I'm currently on the only good plane ride I've ever been on.
I usually hate them, a lot. I think I'm going to die every time I take off, convinced that the tail will hit the runway and everything will explode. Once that's through and I'm up in the air, I'm moderately comfortable, but always resentful of everyone around me, close quarters, stale biscotti, artificial air, achey knees. It's a great time to watch movies, but also a great time to be anxious and unable to concentrate on anything.
But today is awesome. I'm flying from Seattle to New York. Total duration is five hours and one minute. But I'm coming off of a somewhat relaxed past few days, and so it's different. For one, I somehow managed to snag the best seat on the plane. It's a window seat at the very back, and due to it being in a strange space, there's double the leg room. Kind of like first class without paying for it. There's a power outlet, so I can be on my computer the whole time, and I have my dad's airplane wifi password. It's basically equivalent to hanging out in bed and surfing the web all day.
So it's good.
But even with all that, I'm lucky that today is a day that I want to be still. Without that coincidental timing, this flight would still be shit. I'm lucky that I'm reading a new book, one that I can tell is gonna be very important to me for a long time.
Last week, I had one of the first moments of stillness in recent memory while sitting on a hill in Prospect Park with my friend Max. We didn't really stand up or move for hours, instead chatting and peoplewatching and thinking. And the longer we stayed, the more comfortable I felt with taking a break from the world.
It's my first week of rest after the end of a busy semester; to sit still and have good things to look forward to is the healthiest thing I could hope for. The day spent in Prospect Park was soothing, healing, positive, relaxed, beautiful. When I arrived home later that night, I found a package on the couch. It was a copy of Claire L. Evans' first book, High Frontiers.
Glancing through the pages, I couldn't help but feel that this book's arrival was confirmation that the day was the first of a new chapter of my life; a clearer, more focused, more realized one. The anxious noise in my head from the past few months has started to ease. Take the useless energy projected outward into the void, and transform it.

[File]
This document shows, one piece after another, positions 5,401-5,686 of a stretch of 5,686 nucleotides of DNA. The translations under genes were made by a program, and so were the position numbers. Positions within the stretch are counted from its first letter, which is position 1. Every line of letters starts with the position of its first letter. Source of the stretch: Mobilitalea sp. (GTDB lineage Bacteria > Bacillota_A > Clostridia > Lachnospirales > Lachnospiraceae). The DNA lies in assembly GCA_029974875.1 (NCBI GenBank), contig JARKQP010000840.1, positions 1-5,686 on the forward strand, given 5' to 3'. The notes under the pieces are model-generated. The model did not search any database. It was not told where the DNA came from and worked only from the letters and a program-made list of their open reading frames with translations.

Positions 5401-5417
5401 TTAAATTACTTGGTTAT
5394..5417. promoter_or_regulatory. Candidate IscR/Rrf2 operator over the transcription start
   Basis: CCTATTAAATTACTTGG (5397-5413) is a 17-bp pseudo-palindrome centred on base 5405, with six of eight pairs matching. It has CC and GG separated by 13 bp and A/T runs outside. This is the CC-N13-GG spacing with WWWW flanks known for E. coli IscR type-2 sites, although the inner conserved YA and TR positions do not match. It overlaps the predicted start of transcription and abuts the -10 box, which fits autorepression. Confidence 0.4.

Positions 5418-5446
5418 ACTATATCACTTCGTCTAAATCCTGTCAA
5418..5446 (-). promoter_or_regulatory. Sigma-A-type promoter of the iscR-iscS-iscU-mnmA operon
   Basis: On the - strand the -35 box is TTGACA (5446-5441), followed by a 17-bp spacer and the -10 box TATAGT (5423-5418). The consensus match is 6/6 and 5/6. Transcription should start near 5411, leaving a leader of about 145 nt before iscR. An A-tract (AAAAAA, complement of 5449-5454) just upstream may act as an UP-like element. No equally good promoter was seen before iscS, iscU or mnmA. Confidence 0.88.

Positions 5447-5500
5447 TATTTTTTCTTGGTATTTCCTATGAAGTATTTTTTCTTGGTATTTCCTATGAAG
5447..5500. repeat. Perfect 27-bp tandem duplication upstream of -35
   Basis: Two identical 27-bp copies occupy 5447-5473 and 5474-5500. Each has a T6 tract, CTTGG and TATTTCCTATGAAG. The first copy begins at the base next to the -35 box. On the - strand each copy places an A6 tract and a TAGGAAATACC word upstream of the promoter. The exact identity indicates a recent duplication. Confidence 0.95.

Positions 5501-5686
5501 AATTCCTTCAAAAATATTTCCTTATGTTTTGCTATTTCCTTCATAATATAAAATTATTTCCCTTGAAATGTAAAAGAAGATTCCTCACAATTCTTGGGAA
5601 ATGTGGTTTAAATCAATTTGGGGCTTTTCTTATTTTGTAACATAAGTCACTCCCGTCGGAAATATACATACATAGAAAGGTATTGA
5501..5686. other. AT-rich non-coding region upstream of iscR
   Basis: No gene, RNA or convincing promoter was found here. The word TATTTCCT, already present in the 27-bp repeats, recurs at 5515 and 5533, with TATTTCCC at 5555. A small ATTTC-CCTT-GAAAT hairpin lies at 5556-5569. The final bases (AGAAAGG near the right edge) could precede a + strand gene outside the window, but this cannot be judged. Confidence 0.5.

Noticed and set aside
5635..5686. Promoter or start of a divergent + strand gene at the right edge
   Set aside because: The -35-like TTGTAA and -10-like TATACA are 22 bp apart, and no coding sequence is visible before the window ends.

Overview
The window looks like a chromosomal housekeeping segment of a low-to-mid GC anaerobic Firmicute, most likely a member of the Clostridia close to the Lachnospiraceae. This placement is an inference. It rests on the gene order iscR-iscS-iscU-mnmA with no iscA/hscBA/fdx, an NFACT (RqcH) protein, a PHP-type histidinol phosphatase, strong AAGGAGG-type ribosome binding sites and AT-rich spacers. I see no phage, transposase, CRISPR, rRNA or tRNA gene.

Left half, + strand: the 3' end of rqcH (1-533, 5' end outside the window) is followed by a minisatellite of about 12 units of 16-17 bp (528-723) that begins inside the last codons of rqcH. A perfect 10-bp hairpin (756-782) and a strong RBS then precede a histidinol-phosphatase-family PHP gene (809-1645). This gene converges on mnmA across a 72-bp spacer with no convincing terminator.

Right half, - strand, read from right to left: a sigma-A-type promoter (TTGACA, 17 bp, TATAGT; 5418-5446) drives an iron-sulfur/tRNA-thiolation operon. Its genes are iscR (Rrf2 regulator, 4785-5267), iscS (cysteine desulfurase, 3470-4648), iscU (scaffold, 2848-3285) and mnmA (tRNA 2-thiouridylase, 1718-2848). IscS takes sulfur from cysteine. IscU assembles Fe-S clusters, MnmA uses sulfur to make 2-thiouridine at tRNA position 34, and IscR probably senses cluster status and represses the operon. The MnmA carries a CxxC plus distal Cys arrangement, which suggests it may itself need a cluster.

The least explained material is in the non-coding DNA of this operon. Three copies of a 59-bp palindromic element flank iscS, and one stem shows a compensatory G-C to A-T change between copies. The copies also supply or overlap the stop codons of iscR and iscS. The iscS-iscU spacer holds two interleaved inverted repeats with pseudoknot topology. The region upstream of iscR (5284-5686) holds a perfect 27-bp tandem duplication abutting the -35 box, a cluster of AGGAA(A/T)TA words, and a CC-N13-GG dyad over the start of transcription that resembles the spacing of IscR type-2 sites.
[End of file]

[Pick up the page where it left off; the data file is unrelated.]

High Frontiers is a collection of essays, many of which were published online previously, by Claire L. Evans, one half of YACHT and one of my biggest inspirations for the better part of the last decade. Somehow I'd missed that this book existed - it was released in 2013 - and I ordered it in a YACHT-themed shopping spree after I saw their most recent show in Brooklyn.
The focus of the book is wide: technology, science fiction, cyberpunk, society, the future, the present, health, implication, space, opinion, insight... so far, it's an incredibly clear and unique look into what's going on in the world right now, how it happened, and what we're supposed to do with it - all through the lens of technological progression. I am beyond fascinated with the topic. I've never been into sci-fi that much, but the way she writes about these authors and stories has my amazon wishlist filled with Philip K. Dick and William Gibson. I'm now curating the looming media consumption frenzy that I'm about to embark on after I finish this book; it's like discovering your new favorite band, and then learning that they have 40 albums of material. There's so much I'm interested in and so much I know nothing about. The internet. High technology. Slow media. Surveillance, AI, cyborgs, dystopia, authenticity, permanence, history, psychological phenomenon, dot com booms, alien technology, science poetics, the future, the now. It's crazy. I can't believe I wasn't aware of this interest before. But at the same time, it is happening now, at the perfect time.